If you’re deciding whether or not you can afford to make the leap from renting to buying a home, many factors can help you decide: Do you have a high credit score? How much debt are you holding? Have you saved up for down payment?
While your situation may never be perfect — it’s ok if you still have student loans! — there’s one major sign that you’re absolutely not ready to buy a house: You don’t have an emergency fund.
“A lot of times what I see is people will have money saved for a down payment and they end up putting the entire amount toward the down payment to afford the home, and have no money leftover,” says Eric Roberge, CFP and founder of Beyond Your Hammock.
When it comes to buying a home, the more you have in savings, the better. But the money you’re putting away for a down payment — typically 20% of the price of the home — should remain completely separate from your emergency fund.
“You can never have enough money saved in the home buying year,” Roberge says. “The process itself is complicated enough without having financial difficulties.”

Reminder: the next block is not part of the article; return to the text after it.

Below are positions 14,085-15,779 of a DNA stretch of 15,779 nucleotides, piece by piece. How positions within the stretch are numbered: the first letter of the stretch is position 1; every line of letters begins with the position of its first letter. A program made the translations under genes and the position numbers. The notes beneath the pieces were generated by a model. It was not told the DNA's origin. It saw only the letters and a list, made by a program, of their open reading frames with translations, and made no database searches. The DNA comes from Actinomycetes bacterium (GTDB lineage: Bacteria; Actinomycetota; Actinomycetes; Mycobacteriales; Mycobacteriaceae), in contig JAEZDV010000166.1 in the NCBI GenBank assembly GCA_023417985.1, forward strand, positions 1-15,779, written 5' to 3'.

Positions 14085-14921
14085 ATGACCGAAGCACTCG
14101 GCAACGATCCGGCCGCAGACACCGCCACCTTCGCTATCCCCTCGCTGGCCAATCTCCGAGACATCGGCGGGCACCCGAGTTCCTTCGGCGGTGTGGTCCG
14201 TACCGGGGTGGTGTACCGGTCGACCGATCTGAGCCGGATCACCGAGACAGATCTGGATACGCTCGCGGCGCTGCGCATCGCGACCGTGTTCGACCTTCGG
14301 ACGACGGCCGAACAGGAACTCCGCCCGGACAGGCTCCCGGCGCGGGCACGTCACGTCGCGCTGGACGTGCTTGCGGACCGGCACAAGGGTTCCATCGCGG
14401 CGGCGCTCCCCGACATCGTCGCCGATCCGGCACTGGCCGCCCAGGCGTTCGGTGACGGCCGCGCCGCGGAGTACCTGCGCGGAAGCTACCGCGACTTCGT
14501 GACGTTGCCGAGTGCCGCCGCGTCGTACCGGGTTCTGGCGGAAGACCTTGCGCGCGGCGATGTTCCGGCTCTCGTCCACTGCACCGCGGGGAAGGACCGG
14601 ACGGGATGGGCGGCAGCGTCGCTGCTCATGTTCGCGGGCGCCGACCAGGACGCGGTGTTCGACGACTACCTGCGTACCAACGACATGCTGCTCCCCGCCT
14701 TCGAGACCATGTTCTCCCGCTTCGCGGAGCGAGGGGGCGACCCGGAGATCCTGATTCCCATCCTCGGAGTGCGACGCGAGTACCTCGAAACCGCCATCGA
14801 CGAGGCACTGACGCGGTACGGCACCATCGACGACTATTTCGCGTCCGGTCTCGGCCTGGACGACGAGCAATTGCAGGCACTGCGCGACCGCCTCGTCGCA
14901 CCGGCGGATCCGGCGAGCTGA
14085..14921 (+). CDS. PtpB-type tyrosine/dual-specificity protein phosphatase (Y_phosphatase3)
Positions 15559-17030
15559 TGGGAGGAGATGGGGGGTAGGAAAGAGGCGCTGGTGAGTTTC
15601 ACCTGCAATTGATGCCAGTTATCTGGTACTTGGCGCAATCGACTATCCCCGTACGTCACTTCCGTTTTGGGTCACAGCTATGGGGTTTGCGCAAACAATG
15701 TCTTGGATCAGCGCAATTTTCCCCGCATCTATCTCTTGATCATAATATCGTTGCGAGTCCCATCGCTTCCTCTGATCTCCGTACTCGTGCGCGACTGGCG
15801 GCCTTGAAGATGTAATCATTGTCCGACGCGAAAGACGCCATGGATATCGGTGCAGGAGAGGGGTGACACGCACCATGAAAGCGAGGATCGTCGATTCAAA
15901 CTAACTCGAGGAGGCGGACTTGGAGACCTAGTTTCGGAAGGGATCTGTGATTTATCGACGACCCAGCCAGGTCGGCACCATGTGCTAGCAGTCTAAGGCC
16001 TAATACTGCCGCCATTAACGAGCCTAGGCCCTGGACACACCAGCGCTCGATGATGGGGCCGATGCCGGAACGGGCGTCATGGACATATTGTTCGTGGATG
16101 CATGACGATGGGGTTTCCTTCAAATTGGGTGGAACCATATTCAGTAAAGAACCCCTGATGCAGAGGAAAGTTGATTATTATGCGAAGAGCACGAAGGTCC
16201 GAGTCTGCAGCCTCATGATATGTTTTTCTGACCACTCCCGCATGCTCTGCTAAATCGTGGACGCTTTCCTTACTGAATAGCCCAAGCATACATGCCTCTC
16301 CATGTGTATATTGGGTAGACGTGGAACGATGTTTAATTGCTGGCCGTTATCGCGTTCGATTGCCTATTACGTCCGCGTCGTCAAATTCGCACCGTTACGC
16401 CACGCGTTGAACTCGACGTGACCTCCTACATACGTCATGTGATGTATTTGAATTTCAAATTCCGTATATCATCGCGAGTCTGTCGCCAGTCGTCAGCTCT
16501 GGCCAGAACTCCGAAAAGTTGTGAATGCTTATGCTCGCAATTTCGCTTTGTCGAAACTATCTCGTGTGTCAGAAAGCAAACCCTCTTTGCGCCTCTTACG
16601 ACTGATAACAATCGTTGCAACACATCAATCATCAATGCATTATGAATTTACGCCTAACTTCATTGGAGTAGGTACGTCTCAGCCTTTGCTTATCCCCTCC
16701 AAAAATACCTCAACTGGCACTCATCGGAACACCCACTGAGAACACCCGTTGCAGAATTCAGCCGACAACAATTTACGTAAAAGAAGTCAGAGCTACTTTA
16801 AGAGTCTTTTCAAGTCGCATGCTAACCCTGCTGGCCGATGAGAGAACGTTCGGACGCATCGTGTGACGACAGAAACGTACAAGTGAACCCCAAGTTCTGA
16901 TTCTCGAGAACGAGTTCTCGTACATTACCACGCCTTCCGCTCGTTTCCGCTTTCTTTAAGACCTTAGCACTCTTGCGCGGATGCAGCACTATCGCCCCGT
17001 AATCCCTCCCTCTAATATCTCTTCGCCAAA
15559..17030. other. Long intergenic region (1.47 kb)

Beyond paying for the actual house, becoming a homeowner inevitably comes with hidden costs, so it’s smart to have money leftover to pay for repairs, insurance, and house maintenance. Without that cushion, you risk putting yourself into debt trying to stay afloat or defaulting on your mortgage, both of which will cost in you in the future.
“Unlike a rental arrangement with a one- or two-year contract and known termination clauses, defaulting on a mortgage can do major damage to your credit report,” Certified financial planner Jonathan Meaney told Business Insider.
At the end of the day, it’s better to be safe than sorry. If your plan to afford a down payment involves purging your entire savings account, you might want to take a step back and reevaluate your financial goals.
“Things are going to be expensive, so you want to have a buffer for that,” Roberge says.
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